Narcoterrorism in the Nigerian Street Context

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Patrick Iwelunmor

The activities of illicit drug peddlers on Nigerian streets should be a matter of serious concern to our government, not only at the local level but also at the federal level. One must commend the tireless efforts of the National Drug Law Enforcement Agency (NDLEA) which has taken the fight against illicit drug peddlers to almost every nook and cranny of the country.

According to Wikipedia, “Narcoterrorism, in its original context, is understood to refer to the attempts of narcotics traffickers to influence the policies of a government or a society through violence and intimidation, and to hinder the enforcement of anti-drug laws by the systematic threat or use of such violence.”

In the city of Lagos, Nigeria, there are many streets that have become notorious for drug peddling and violence. These streets are populated by young men and women who consume hard drugs, especially marijuana, Colorado, ice and SK. The truth is that these young people are emboldened by the fact that the communities in which they live fear them because of their propensity to unleash mayhem at the slightest provocation.

Many of them argue that they are frustrated hustlers who no longer have any hope in the government. They believe that government has failed them and that the only way they can make a living is to peddle illicit drugs among their peers. Whenever there is a threat to their business from government quarters, they usually respond with other acts of violence to serve as a warning to the authorities to desist from harassing them.

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On some of these Lagos streets, there are covert smoking cells where people gather to smoke marijuana in groups. These groups are usually united and can fight a common cause together. Some of the cases of rape, as well as phone and bag snatching that take place on the streets, are actually responses from these groups. They are always trying to make a statement with their actions.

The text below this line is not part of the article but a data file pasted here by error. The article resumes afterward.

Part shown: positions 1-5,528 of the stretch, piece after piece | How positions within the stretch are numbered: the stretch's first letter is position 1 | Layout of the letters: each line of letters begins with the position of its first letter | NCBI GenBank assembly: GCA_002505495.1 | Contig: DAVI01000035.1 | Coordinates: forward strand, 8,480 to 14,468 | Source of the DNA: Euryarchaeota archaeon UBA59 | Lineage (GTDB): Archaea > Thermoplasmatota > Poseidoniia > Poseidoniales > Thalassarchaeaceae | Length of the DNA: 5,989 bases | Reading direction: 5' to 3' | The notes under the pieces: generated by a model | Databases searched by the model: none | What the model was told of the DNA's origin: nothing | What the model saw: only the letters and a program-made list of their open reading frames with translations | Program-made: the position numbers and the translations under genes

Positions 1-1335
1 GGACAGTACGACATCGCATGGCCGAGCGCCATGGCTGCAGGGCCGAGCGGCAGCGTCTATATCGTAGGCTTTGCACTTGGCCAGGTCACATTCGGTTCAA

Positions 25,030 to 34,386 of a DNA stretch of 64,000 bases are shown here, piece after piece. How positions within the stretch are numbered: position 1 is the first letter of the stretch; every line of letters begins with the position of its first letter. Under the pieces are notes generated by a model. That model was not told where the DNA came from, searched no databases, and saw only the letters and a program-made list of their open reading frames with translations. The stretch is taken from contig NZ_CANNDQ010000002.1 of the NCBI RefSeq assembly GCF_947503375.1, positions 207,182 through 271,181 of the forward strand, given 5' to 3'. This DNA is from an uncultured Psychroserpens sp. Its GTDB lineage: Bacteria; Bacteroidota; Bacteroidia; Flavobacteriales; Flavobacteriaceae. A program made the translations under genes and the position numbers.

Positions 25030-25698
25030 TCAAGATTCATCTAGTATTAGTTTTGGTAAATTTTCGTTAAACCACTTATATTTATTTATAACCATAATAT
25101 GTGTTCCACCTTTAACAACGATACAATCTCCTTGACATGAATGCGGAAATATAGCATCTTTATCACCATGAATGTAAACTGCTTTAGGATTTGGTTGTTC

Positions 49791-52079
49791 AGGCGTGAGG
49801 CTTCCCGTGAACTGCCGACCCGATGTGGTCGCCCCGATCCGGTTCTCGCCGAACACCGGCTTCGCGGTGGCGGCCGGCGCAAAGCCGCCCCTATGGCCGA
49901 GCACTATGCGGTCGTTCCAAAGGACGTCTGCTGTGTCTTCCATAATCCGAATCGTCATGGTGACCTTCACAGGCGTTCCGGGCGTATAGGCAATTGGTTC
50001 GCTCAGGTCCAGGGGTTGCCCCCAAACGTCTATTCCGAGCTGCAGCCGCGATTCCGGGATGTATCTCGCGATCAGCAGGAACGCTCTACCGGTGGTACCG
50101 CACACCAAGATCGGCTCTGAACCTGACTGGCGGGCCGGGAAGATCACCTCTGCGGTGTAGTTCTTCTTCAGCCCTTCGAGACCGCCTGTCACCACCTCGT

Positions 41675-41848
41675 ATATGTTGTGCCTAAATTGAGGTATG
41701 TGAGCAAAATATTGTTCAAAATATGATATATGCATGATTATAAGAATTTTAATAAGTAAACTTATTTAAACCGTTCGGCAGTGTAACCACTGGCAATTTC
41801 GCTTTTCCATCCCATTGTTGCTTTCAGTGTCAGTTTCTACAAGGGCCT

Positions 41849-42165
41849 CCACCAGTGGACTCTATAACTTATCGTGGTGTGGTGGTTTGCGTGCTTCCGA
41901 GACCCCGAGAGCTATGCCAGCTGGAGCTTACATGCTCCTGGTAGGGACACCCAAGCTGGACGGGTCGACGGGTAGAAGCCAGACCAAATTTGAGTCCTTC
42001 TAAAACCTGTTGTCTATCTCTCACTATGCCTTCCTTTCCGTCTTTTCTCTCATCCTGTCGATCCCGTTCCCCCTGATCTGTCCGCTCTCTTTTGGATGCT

One of the reasons the concept of narcoterrorism has become complicated is that we often look at it from a higher perspective, thinking that only the big and international drug cartels pose the major threats. Unfortunately, with rising unemployment, many youths have ventured into the business of drug peddling in miniature scales. The fact that they are itinerant in their modus operandi should bother any right thinking government. Many undergraduates on Nigerian campuses peddle marijuana and other illicit substances and are known to be the best friends to members of different campus confraternities. There is no cult killing in Nigeria that is not connected to the consumption of one hard drug or the other.

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It is therefore pertinent to note that, in deconstructing the behavioural psychology of young drug users, one must put into consideration their social and, if possible, educational status. Most Nigerian undergraduates easily find themselves in the vicious mix of drug-related activities, largely because some of them have not fully jettisoned the excesses that come with adolescence. They are usually hyper-curious and always willing to explore new realities, not minding the consequences. Peer pressure also plays a very significant role in shaping the behaviour of these young drug users who eventually grow into adults and constitute a serious menace to the society.

As stated earlier, most of the cases of street theft, rape and snatching of phones, purses and handbags have their origins in the minds of young people who are high on hard drugs, such as marijuana and other street-side narcotics. And while the war against drug abuse at this level concerns all levels of government, the greater onus lies on the local government which deals directly with the grassroots. In Lagos, the LCDA (Local Council Development Authority) system has proven to be very effective in curbing and controlling the excesses of drug peddlers and their customers.

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Being that the LCDA is usually made up of landlords and their tenants, so many criminal activities have been brought to an end through the efforts and strategies put in place by some LCDAs. In many of these communities, landlords have risen to the occasion in the fight against drug peddling because they have discovered that their own children are at risk of being influenced. In fact, some of them have been shocked to find out that their wards are already drug addicts and so, they have joined the fight against the menace of street drug peddling.

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